And so for that reason, one of the main areas they target is around Botany and as far south as Cronulla because there are no venues for men in that area to go to if they want to have sex with other men.
Keen says: "Overwhelmingly, most men who use beats are very discreet about the way that they use them. The last thing they want is to be discovered, so there's a sort of code that people follow, part of which is to avoid being noticed by someone who is not doing the beat. So people go a long way to avoid being noticed by the general public."
Both Keen and Kerans are concerned that a story in a Sunday newspaper quoted a police sergeant as saying that one particular park was "infested with homosexuals" during the day. The local council closed the public toilets in the park because police said they had been used as a "clubhouse". After the closure graffiti appeared that read: "Poofter bashers operate here. Beware."
Keen said he went to that beat a day after the story appeared and no-one there would talk.
"Perhaps they (the beat users) thought we were plainclothes police - so this kind of thing gets in the way of our work and gets in the way of effective HIV prevention."
Peter Grogan is a member of the ACON legal working group, the Lesbian and Gay Legal Rights Service and a lawyer acting for several men who have been charged with offensive behaviour.
Last week a magistrate found that one of Grogan's clients believed the police who arrested him at a beat were "interested", but still found that the conduct was offensive "because", Grogan says, "it was an area in which the public might go - although they don't".
Grogan said: "In recent cases people have all been dealt with by section 556A of the Crimes Act which is where the offence is proven but no conviction is recorded."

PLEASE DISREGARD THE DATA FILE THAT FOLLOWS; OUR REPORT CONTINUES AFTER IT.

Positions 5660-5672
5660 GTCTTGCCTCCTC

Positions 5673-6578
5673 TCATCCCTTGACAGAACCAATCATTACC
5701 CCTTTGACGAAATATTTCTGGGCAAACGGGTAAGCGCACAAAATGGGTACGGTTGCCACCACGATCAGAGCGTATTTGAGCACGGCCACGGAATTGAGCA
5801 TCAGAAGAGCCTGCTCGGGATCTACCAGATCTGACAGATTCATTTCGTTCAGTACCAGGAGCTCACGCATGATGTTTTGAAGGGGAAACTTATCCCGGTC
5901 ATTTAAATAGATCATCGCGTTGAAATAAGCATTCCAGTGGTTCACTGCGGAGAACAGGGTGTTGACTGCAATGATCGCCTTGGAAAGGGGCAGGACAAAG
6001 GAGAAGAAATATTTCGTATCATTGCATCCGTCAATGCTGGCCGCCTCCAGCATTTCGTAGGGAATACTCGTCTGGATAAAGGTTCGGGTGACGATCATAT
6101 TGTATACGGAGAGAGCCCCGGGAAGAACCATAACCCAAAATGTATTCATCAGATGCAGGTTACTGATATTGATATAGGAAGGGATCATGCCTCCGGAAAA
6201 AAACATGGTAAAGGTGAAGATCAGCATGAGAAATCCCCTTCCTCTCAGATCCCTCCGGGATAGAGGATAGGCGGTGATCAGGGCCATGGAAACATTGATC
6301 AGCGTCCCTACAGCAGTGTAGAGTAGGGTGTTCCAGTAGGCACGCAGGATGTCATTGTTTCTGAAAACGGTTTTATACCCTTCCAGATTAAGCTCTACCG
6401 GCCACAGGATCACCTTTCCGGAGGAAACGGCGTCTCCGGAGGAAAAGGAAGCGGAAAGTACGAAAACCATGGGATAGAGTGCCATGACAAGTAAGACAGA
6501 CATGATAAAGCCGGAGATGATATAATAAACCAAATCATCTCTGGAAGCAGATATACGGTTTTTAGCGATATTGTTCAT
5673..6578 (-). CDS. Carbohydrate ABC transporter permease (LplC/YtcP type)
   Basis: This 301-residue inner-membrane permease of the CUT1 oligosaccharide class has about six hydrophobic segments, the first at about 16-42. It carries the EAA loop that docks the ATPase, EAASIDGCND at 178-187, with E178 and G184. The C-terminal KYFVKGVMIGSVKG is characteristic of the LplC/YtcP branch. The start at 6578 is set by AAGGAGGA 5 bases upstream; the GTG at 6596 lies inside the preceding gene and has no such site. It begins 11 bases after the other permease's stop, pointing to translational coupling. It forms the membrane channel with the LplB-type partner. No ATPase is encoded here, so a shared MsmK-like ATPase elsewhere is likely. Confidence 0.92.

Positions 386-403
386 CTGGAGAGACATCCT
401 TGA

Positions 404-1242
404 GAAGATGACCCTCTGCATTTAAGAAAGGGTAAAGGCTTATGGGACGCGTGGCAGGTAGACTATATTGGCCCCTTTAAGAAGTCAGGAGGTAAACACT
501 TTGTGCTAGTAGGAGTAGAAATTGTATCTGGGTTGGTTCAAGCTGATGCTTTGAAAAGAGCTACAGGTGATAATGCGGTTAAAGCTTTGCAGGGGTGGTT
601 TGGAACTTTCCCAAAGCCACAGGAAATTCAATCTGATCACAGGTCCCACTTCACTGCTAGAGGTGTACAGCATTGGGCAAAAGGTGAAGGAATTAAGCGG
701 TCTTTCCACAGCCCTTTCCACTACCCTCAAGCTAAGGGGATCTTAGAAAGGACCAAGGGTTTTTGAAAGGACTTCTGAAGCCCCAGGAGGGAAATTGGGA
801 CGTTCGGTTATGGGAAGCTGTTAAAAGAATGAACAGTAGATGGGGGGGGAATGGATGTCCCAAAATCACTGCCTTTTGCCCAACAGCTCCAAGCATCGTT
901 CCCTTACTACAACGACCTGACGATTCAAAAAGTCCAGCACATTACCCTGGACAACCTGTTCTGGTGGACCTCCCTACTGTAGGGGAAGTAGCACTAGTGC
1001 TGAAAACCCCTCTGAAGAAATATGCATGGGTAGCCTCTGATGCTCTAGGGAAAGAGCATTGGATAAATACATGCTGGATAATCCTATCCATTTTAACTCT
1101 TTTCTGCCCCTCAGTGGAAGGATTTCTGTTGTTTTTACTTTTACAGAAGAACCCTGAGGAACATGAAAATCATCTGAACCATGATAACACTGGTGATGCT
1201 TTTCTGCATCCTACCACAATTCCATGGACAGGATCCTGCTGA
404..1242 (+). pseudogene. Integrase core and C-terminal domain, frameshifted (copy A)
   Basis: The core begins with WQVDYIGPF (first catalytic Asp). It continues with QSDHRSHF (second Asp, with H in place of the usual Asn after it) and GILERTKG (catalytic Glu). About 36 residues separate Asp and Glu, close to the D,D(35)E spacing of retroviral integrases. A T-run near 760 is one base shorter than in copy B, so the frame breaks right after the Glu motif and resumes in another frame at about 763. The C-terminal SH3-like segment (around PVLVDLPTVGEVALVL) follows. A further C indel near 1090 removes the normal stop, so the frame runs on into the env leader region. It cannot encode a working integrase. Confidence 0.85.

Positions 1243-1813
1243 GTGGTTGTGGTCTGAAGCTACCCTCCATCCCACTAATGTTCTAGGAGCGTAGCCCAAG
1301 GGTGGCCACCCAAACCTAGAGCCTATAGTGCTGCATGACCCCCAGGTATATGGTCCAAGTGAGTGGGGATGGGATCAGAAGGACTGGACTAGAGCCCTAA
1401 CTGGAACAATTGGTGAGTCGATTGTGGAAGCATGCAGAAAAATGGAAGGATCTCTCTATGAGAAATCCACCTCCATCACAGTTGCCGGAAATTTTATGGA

"That highlights how absurd all of this is. Often these people may well be married or it's a great embarrassment for them at work. They've been put through the stress of being arrested, and fingerprinted and photographed and dragged through a court proceeding and very personal things are talked about.
"The magistrate believes that they (the offender) thought the police were genuinely interested - there was nobody else around - and they get no punishment (from the court).
"It's a waste of everybody's time and energy and it forms magistrates'opinions of what gay men are like because that's their principal point of contact with them. It forms a lot of gay men's opinions of police officers and magistrates because it's their first contact with them.
"This practice is discriminatory."
He also says that to call a beat a public place is a "furphy".
"It's irrelevant because it's not a question of whether people can see (the offensive behaviour) - the only people who see (it) are police officers who deliberately go undercover and know what they're looking for and go looking for it.
"I've never seen any cases where there's been a civilian witness and that says something to me about the circumstances about the offence."
And because many of Sydney's hundreds of beats are on council property, ACON workers would like councils to have a deeper understanding of the AIDS council's work.
The beats outreach workers say that in order to get the message across, ACON needs more resources.
Peter Kerans says: "This work is being done on a shoestring because funding authorities still see beats as a way of HIV entering from the infected community into the general population through bisexual men. So for that reason they're hedging their bets by funding to a certain extent but not funding it to the extent where you can actually do all the things you want to do like work with councils, police and cover Sydney effectively, which we don't."
Kerans says: "I think there's still a prevailing philosophy of trying to stop beat behaviour but we know it's always gone on - there are beats in Europe that have been known for centuries - they go on and they'll always be around."